Marvel Beginnings Box Break (Upper Deck, 2011)
Product Rating: ****1/2
Box Rating: ***1/2
Marvel Comics has been well represented in the hobby over the years. While I wouldn't define myself as a big-time chaser of the crossover products, I've put a few sets together and have my eye on one day going after a couple of the vintage sets. That being said, since I first heard about Upper Deck's Marvel Beginnings, I've been intrigued. The plans for the set is ambitious: three different 180-card series to make up one massive 540-card master set. So you've not just getting Spider-man, Captain America and the Fantastic Four here. There was also the promise of holograms, something I freely admit to having a bit of a fanboy glee for (although this later turned to dismay when further details were released and the combination of tough odds and a massive hologram checklist made it clear I wasn't going to be building the set). A handful of other fun inserts and sketch cards only confirmed my interest in the set. And now that I've busted a box, I can say that although I encountered a couple of quirks, my thoughts of this being an ambitious release were certainly confirmed.
The Marvel Beginnings series is a trading card encyclopedia of Marvel characters. All 180 cards in the base set are focused on the heroes, villains and personalities that populate the comic books. While there's plenty of big names, there's also a lot of B- and C-list characters as well. Although some of the bigger names aren't here (the classic Spider-man comes to mind), it shows Upper Deck's planned the thing out.
Card fronts have two different pictures of the highlighted character. The first is a bold modern incarnation, while the smaller inset picture shows them as they first appeared. For most, this offers a cool balance between modern comics and nostalgia. Card backs are cleanly laid out with a cover picture from the character's first issue, key "stats" and a short bio. All the essentials are here. At 180 cards, it's impossible to get a full base set out of a box. But there's enough going on with the overall release that multi-box purchases are fun. Plus, it might help the set hold a bit of value and encourage trading.
As great as the base set is, it's the huge mix of great insert sets that really makes Marvel Beginnings stand out. The combination of tough odds and huge checklists have made some rather pricey. From a collecting standpoint, I'm partial to a couple of the easier inserts.
Falling one per pack, Breakthrough Issues highlights some of the most important comics in Marvel's long history. I'm not a big fan of the borders on the front the anchor the cover shot, but the card backs give the perfect amount of the issues' stats and a brief synopsis. At 45 cards in the set, it'll take a couple boxes and a little luck to finish a set. Many of the cards in the set also have an autographed parallel with the signatures from different creators. The autograph cards come in a penny sleeve with an additional card that acts as a certificate of authenticity, complete with matching hologram.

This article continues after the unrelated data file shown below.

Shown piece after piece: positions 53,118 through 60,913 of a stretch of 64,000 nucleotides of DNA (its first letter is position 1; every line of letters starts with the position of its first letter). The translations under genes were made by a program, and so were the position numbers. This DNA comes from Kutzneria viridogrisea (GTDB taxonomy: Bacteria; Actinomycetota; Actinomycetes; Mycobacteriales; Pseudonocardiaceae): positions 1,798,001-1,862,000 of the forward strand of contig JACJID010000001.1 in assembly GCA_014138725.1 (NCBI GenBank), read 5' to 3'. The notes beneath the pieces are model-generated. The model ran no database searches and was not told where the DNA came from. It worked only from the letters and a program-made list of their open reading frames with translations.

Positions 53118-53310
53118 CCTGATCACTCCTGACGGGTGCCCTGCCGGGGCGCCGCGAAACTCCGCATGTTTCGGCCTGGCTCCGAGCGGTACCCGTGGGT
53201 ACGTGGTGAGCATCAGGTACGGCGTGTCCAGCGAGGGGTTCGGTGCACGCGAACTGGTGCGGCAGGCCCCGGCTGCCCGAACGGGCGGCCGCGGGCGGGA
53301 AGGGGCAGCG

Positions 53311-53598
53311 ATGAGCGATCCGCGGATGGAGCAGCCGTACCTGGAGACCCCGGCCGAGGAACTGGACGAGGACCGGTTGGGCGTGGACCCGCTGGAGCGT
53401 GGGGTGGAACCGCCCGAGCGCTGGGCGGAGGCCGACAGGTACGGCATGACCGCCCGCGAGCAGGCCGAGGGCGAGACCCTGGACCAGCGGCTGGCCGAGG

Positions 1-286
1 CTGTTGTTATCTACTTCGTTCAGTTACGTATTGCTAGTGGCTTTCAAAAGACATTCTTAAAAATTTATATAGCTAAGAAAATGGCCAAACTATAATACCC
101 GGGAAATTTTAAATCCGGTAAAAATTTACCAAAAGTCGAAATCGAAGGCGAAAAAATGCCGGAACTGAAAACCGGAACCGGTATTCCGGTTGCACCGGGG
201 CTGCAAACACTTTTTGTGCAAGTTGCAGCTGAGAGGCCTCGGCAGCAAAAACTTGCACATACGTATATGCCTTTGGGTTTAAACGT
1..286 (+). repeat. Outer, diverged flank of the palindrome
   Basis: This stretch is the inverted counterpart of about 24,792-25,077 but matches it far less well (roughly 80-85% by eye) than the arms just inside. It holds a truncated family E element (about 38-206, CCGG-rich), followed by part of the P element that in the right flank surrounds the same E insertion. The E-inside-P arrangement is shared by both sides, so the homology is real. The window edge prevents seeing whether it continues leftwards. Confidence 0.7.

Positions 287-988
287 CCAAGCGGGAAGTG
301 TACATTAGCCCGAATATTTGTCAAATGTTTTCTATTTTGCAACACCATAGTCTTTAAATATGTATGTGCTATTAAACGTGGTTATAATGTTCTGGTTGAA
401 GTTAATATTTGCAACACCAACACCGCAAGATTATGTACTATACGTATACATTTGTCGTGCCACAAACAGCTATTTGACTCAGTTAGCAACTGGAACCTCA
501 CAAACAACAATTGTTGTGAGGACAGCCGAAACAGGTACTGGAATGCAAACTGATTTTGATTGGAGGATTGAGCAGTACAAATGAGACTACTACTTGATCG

My two favorite insert sets were also two of the easiest ones to get. Every pack contains either an X-Men Die Cut or a Micromotion card. Both sets look great and both are huge. So even with the easy insertion rates, they're difficult to put together. At 45 cards, the X-Men set would take four boxes without any extras, while the 60-card Micromotion set would take five boxes.
As I've already mentioned, I'm a sucker for the hologram. They're what grabbed my attention when they were first announced. That said, at 42 cards in the set falling one in three boxes, I was expecting something pretty special. Instead you get a standard character shot with a generic tiled Marvel Beginnings background. The look all right, but not something I'm about to gush over. And for those handful brave enough to go after the set, you've got my respect.
Besides the Breakthrough Issues Autographs, other hits include sketch cards, printing plates and Ultimate Panel cards, featuring actual panels from historic issues. Think of them as the comic card equivalent of a game-used jersey card in baseball. I didn't get one, nor did I get a printing plate, but I did get a sketch card. It's a nice sketch card with a penciled Havok done by Jake Minor. It's a standout card with one problem. A major problem. It's from the wrong set. The card stock is from one of Upper Deck's earlier Marvel Masterpieces sets. Sure, a character's a character, but it's a bit deflating on a couple of fronts. First, how did it make its way into packs. Yes, cards are held back for replacement purposes. But it's a different thing to have it put into packs. It brings the limited nature of cards into question, even if official numbers aren't released. Hopefully this was an isolated incident and I haven't heard of it happening elsewhere. So while it's a great card, I'd just have preferred it be from the set I busted the box of.
Completists are bound to be completely frustrated by Marvel Beginnings. Me, I love it. I'm not a huge Marvel collector and normally wouldn't buy a full box of one set, let alone consider a second or even third. The combination of a set that's a challenge to put together, yet attainable, and a big mix of insert attractive sets make this one of the most value-laden entertainment card releases in some time. With so many Marvel-themed sets battling it out for shelf space right now, Marvel Beginnings is a definite standout.
Base Set (180 cards): 118
Breakthrough Issues (45 cards, 1:1): 24
Breakthrough Issues Autographs (45 cards, 1:72): 0
Holograms (42 cards, 1:72): 1
Micromotion (60 cards, 1:2): 12
Printing Plates: 0
Sketch Cards (1:72 packs): 1 (although it's not from this set)
Ultimate Panel Cards (1:72 packs): 0
X-Men Die Cuts (45 cards, 1:2): 12
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